T Q&A 

When Playboy visited Tucson to look for models for an upcoming "Girls of the Pac-10" pictorial, the Tucson Weekly sought out Juliette Fretté, who first posed for Playboy while attending UCLA as a women's studies student. She is now turning her honors thesis—"Posing for Playboy From a Feminist Perspective: How Media Images Impact Women's Empowerment"—into a book. She went on to become Playmate of the Month in June 2008. Visit her Web site at www.juliettefrette.com. For a report on Playboy's Tucson tryouts, visit The Range at blog.tucsonweekly.com.

What got you interested in posing for Playboy?

I never thought that I would pose for Playboy. Up until about age 20, I thought of Playboy as off-limits for me. I was already a women's studies major at the time, and I grew up with the idea that it wasn't a respectable thing to do. But I thought that it could be fun, and it would be a really interesting feminist experiment to pose for Playboy as a feminist researcher, and keep a journal about how I felt about the experience, and use my insider/outsider perspective to analyze all sorts of different social/feminist issues in a more modern context. It was to try something fun and new and violate previous notions of respectability and challenge my own belief system.

How did posing change your life?

It's been quite a rollercoaster. It's brought my attention to a lot of different subject areas I normally would never have really understood, like respectability and social taboos, along with body image and pro-choice issues. What it really did was take black-and-white theories about what was empowering about women into a very gray area. It made me realize that empowerment can sometimes be found in the most unlikely places, and that working for Playboy can actually be a really cool and fun thing. But in our culture, there are a lot of people out there who still discriminate, whether they want to admit it or not, against someone who would pose for the magazine.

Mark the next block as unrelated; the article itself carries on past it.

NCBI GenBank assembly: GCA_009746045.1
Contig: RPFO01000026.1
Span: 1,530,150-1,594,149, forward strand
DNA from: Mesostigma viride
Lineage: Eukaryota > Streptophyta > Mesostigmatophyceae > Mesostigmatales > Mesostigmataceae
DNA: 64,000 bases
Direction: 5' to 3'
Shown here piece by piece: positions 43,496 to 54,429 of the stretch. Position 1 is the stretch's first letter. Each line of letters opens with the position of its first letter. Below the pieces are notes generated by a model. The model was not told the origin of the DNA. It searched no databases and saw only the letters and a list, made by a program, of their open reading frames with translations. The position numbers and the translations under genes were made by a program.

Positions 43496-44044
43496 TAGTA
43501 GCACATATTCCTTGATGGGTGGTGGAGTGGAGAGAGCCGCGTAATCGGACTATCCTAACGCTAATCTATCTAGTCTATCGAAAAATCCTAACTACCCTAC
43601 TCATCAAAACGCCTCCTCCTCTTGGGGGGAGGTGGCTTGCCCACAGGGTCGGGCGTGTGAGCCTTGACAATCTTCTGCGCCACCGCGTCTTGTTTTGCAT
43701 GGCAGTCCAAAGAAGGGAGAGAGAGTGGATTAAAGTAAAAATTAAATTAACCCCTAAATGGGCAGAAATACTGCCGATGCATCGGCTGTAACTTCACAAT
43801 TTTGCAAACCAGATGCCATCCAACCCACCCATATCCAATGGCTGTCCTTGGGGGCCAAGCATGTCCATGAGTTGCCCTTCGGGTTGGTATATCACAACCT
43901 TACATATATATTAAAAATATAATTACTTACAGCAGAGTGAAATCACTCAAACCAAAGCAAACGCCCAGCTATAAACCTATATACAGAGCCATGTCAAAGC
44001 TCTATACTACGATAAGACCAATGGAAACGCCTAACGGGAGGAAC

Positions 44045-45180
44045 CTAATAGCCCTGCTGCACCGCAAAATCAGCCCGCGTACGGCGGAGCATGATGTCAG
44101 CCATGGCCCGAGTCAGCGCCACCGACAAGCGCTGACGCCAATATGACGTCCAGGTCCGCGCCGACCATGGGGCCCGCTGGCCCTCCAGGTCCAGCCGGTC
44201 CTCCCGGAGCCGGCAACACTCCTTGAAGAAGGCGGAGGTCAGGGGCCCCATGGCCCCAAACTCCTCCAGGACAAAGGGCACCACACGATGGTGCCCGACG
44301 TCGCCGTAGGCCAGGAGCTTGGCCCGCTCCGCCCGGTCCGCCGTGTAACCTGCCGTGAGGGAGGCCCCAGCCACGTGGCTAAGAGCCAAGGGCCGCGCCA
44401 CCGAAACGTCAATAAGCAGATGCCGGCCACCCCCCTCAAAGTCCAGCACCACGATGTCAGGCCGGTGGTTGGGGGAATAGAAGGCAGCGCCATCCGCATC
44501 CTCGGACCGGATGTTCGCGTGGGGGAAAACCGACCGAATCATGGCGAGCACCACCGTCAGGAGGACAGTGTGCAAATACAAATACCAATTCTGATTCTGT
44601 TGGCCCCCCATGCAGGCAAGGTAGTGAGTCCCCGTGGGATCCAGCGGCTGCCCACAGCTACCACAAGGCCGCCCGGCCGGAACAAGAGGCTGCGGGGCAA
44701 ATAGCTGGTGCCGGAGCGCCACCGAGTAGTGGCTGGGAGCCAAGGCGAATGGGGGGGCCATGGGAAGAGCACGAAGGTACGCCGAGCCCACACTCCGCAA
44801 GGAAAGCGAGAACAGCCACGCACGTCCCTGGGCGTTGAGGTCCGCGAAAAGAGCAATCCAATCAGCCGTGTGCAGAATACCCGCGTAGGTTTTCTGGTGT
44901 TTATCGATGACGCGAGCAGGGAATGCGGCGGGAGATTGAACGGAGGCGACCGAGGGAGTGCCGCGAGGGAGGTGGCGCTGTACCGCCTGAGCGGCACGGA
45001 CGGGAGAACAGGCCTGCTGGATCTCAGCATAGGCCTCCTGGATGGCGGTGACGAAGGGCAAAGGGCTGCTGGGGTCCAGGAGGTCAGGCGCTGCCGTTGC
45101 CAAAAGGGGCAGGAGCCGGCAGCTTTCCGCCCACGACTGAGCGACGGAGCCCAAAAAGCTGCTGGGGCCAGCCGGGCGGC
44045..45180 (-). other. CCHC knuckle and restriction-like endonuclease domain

What makes some people judgmental about posing for Playboy?

People who read it simultaneously would not want their daughters to be in it. They like it; they like the idea of celebrating bodies; they like the idea of celebrating sexuality; but they are afraid of being judged by other people for it.

Playboy seems very tame compared to what you find on the Web these days.

Absolutely. As for celebrating women in the nude form, it's one of the better things out there. Not only do we have this sort of appealing pinup portrayal; it's classy, and it's sexy, and Playboy celebrates a variety of different body types and different kinds of women. You have women of all races, and you have women with different body shapes. ... In that way, Playboy is actually a lot healthier for body image than the fashion magazines that put forth emaciated, Holocaust-victim runway models.

What does feminism mean to you?

There are all types of feminists out there, and we don't all agree. But I think that what most feminists can agree upon is that we seek equality and equivalency and women's empowerment. And there are so many different ways that we think we can find it. And we're not always right, but we're trying to find the best way to help women and society. Feminism is about the pursuit of social, political and economic equality. I think the common thread is freedom of choice. Now more than ever, I feel like that's something that's a hallmark of the feminist movement. ... It's the choice to be CEO; it's the choice to pose nude; it's the choice to be a stay-at-home mom.

What advice would you have for girls who are considering posing for Playboy?

Playboy is not something to be taken lightly. It will change their lives, in ways they cannot even imagine right now. Even if they never become a playmate, people will look them up on the Internet, and they will be known for it. This is both good and bad, depending on what they are looking to do. There are people out there who feel morally self-righteous, and they might find out about it when a girl applies for a job. ... But a lot of people are going to think it's really cool as well, and it might actually help them in some other ways if they want to go into the entertainment industry. It's a really cool, fun thing, and I'm glad I did it.


More by Jim Nintzel


Showing 1-1 of 1

Add a comment

Subscribe to this thread:
Showing 1-1 of 1

Add a comment

Readers also liked…

  • T Q&A

    Justin Lukasewicz
    • Apr 7, 2016
  • T Q&A

    Amy Cramer
    • May 5, 2016

Latest in T Q&A

  • T Q&A

    Lizzie Mead
    • Aug 11, 2016
  • T Q&A

    jokeharmonica and hey pedro!
    • Aug 4, 2016
  • More »

Most Commented On

Facebook Activity

© 2016 Tucson Weekly | 7225 Mona Lisa Rd. Ste. 125, Tucson AZ 85741 | (520) 797-4384 | Powered by Foundation